Saturday, October 16

German supermarket Aldi sells its home tests hours after they go on sale

The budget supermarket made the tests available directly at the checkout, with a customer authorized to purchase a package containing five tests.

Many Aldi stores reported that stocks were out of stock on Saturday morning (March 6), although refills of the tests costing € 25 were reported to be on the way.

Aldi Nord and Aldi Süd announced in advance that the products could be sold out on the first day of sales if demand proved to be very high.

Lidl, another major supermarket chain, began selling the tests through its internet platform also on Saturday, but stocks also appear to be out of stock. A message on the page asks customers to “try again later.”

Competitors Rewe and Edeka also want to start selling the tests in the near future, while drug stores Rossmann and dm plan to start sales on Tuesday, March 9.

On February 24, the Federal Institute for Drugs and Medical Devices granted the first special approvals for home self-administration tests.

Free quick tests starting next week

On Wednesday (March 3), a coronavirus summit between Chancellor Angela Merkel and Germany’s 16 federal and state governments decided that all German residents could receive a free “conventional” rapid test, completed by a medical professional starting in the next week. Pharmacy chain DM has already been accepting registrations for in-store test sites.

READ ALSO: EXPLAINED: This is Germany’s five-step plan to get out of the shutdown

Health Minister Jens Spahn had originally announced that free quick tests will be available to everyone starting March 1 – but this plan has been slightly modified.

In concrete terms, it means that at least one rapid test per week will now be offered to people in Germany. It will be performed by a trained staff member at surgery or testing centers, for example.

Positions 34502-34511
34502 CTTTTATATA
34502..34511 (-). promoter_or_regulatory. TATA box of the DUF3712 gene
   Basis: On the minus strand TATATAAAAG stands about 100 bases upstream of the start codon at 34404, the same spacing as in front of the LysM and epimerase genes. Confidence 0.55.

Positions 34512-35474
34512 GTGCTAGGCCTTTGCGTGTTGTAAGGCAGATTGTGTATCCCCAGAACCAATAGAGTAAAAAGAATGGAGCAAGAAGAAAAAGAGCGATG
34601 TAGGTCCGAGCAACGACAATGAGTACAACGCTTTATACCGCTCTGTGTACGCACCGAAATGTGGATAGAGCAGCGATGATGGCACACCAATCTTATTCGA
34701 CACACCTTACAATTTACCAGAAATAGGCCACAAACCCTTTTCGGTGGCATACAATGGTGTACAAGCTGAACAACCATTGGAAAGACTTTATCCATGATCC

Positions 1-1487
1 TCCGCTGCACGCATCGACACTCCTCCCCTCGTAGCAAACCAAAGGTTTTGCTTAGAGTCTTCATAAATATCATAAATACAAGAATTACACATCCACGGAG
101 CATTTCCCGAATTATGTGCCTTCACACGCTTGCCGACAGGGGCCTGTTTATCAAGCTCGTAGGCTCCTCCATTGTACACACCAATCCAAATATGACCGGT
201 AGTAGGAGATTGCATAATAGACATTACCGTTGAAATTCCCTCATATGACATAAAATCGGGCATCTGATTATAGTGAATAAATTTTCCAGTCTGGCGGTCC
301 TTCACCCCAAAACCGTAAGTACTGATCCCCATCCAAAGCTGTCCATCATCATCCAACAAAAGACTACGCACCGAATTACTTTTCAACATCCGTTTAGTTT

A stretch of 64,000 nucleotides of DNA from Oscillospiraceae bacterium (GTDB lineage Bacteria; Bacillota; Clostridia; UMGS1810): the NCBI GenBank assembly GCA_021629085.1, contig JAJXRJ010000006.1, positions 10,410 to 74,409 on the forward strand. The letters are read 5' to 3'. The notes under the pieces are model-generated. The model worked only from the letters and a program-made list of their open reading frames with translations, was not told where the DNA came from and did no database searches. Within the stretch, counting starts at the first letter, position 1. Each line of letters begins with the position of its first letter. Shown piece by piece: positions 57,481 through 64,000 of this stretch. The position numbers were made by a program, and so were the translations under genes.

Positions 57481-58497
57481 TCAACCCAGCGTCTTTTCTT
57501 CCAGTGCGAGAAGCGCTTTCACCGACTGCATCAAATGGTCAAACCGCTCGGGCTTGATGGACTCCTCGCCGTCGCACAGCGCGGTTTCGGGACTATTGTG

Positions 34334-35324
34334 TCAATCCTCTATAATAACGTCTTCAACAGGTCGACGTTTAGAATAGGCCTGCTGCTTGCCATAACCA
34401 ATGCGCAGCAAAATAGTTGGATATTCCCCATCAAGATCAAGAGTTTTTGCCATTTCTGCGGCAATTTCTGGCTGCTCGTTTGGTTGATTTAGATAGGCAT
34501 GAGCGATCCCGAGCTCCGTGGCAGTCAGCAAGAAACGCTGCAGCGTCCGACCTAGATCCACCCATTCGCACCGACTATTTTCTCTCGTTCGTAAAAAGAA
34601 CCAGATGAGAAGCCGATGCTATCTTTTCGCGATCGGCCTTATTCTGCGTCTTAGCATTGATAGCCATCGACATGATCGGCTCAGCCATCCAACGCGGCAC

In addition, in accordance with the plans of the federal and state governments, a joint task force will be established to acquire tests quickly and inexpensively.

How easy is it to test yourself at home?

There is a big advantage to the new DIY rapid tests: the sample with the cotton swab can be taken in the anterior nasal region, so it is quite easy to do at home.

Professional rapid tests, on the other hand, collect sample material far back in the nose or deep down the throat, which means a specialist is needed to help.

No additional laboratory equipment is needed for rapid tests. The principle is similar to a pregnancy test: after 15 to 20 minutes, the test strips indicate whether the patient is positive or negative for the coronavirus.

Frankfurt virologist Sandra Ciesek sees few problems with home testing: “I think everyone knows how to do a nasal swab, and if not, there are enough videos to show you how,” she said on NDR’s Coronavirus Update podcast.

READ ALSO: What you need to know about the new coronavirus home tests in Germany

However, rapid tests are not as reliable as PCR tests that are analyzed in a laboratory. According to the Robert Koch Institute (RKI), if the result of an antigen test is positive, the person should isolate themselves and contact their doctor or local health department to schedule a PCR test.

People are also reminded to continue to observe the rules of distance and hygiene, even if they have a negative rapid test result.

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